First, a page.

D Evidence is accumulating quickly on the inherent talent of crow's toolmaking ability which indicates that this ability is at least partly inherited and not dependent on learning through social contacts. To date there is only circumstantial evidence that New Caledonian crows transmit tool-making knowledge via social learning. These crows live in small family units where juveniles have ample opportunity to learn foraging techniques. The social learning and reasoning abilities of other Corvus species are well documented. The high fidelity in the shape of tool design at sites makes individual trial-anderror learning unlikely. Similarly, the evidence that crows might have some grasp of the functional properties of their tools is also only inferential.
E Researchers have also found that crows use different sides of their beaks to make and use tools. This suggests that different parts of the brain may control making and using tools, and that the biology of handedness—or beakedness— may be more complex than we thought.」ust like humans, New Caledonian crows are usually right "handed" when it comes to tasks such as making tools.But it turns out the birds use their tools with left and right sides equally, although individual crows prefer one side or the other. "This has opened up Pandora's box," says William McGrew, who studies chimpanzees' tool use at Miami University. "People always assumed handedness would be the same for using and making tools." Scientists will now be more wary of making this assumption, he adds.
F A major breakthrough in these studies occurred when it became evident that traditional theory of brain evolution as espoused by Ludwig Edinger, a neurobiologist and the leading comparative anatomist of a hundred years ago, was wrong. He believed that brains evolved in a straight line with invertebrates at the low end and progressed upwards through fish, reptiles, birds, to mammals, with humans at the top. Neurobiologists now understand that bird brains, although constructed differently from that of mammals, nonetheless function as elegantly as any mammals' brain. In fact, in proportion to body size, a crow's brain is as large as a chimpanzee's.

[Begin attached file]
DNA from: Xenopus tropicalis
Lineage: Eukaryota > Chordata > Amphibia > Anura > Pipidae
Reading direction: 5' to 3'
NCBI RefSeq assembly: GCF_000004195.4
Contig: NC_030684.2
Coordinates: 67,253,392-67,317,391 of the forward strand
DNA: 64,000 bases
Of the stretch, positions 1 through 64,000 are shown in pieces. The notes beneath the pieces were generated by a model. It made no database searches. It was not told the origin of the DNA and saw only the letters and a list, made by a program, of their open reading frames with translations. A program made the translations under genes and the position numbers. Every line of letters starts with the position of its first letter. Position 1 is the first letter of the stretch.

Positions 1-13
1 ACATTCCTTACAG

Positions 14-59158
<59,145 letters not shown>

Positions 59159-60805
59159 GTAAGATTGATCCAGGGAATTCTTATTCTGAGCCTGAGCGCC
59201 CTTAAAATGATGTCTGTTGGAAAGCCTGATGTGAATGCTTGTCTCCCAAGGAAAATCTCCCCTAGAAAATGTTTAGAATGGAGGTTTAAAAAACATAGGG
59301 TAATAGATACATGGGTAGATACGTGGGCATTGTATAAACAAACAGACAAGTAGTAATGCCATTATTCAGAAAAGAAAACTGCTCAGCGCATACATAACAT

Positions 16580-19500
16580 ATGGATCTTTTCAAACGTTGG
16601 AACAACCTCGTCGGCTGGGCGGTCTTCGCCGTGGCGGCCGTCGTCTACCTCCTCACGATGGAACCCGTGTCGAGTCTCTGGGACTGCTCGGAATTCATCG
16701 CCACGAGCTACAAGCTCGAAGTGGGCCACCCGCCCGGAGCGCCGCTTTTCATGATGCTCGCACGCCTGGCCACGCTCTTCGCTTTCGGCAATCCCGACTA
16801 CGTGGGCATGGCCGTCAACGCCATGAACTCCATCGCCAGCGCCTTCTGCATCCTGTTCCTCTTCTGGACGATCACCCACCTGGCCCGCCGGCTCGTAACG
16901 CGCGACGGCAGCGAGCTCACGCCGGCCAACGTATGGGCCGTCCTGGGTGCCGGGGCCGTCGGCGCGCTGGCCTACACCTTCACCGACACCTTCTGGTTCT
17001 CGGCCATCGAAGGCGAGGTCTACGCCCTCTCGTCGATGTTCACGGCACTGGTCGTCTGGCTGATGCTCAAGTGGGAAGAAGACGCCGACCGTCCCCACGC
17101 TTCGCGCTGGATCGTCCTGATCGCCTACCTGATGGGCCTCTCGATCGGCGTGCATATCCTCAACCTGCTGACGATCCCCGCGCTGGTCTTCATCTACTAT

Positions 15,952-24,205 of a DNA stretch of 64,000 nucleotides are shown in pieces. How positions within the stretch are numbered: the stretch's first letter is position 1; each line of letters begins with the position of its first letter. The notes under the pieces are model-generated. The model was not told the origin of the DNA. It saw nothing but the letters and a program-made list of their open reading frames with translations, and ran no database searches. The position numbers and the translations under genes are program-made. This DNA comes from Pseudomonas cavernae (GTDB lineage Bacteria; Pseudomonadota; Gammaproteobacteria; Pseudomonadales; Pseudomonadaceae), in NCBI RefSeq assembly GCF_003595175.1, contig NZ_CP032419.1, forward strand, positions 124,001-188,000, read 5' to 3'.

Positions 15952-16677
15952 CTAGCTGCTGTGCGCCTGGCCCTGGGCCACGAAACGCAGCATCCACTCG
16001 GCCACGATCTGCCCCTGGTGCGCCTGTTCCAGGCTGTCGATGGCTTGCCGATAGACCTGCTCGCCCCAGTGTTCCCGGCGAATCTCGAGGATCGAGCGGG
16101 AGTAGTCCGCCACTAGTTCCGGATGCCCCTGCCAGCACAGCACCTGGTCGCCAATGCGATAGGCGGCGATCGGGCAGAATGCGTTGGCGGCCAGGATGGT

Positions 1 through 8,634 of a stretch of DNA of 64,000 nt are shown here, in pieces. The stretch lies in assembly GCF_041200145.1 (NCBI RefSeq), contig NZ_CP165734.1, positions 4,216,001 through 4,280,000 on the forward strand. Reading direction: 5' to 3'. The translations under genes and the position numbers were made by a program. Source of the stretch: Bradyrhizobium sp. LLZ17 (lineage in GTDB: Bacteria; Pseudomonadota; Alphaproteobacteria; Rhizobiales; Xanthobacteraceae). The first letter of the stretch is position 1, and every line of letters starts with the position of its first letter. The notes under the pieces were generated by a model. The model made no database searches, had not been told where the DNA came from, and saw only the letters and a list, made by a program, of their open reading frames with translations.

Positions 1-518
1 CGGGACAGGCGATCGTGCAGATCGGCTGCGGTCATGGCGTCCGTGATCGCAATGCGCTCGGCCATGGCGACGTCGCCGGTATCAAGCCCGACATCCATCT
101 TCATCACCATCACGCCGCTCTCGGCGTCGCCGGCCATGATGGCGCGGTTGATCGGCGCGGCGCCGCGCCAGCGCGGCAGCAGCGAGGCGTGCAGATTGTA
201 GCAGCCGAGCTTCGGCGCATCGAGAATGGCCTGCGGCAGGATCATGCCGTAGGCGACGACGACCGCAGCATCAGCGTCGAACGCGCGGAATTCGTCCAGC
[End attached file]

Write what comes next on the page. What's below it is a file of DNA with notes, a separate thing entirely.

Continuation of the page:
G In mammals, the lower third of our brains consists of groups of neurons, whereas the upper two thirds there exists neo-cortexes made up of flat cells, six cell layers thick. The top part generates our rational or intellectual activity, whereas the bottom third controls our instinctive reactions such as extending an arm to soften a fall or jerking away a hand when touching something hot. In human evolution the six cell-layered sheet on the top of the brain spread to such an extent that the only way the scull-confined brain could contain its increased area was for it to become convoluted, i.e. with many folds and crevices. The tops of bird brains are smooth, not folded, and until recently were thought to consist of cells grouped in clusters similar to the lower part of mammal brains, and thus would make all bird behaviour merely instinctive. We know now this is not the case, but the exact neural pathways are still unclear. What seems to have happened is an example of convergent evolution of intelligence where two differing forms of brain structure eventually lead to almost equivalent brain power. "New Caledonian crows teach us that in many ways other animals are not so different from us, and we should respect them for their differences and similarities," says Hunt.
Look at the following diagrams A-F.
Match the correct diagram to each tool manufactured by the New Caledonian crow.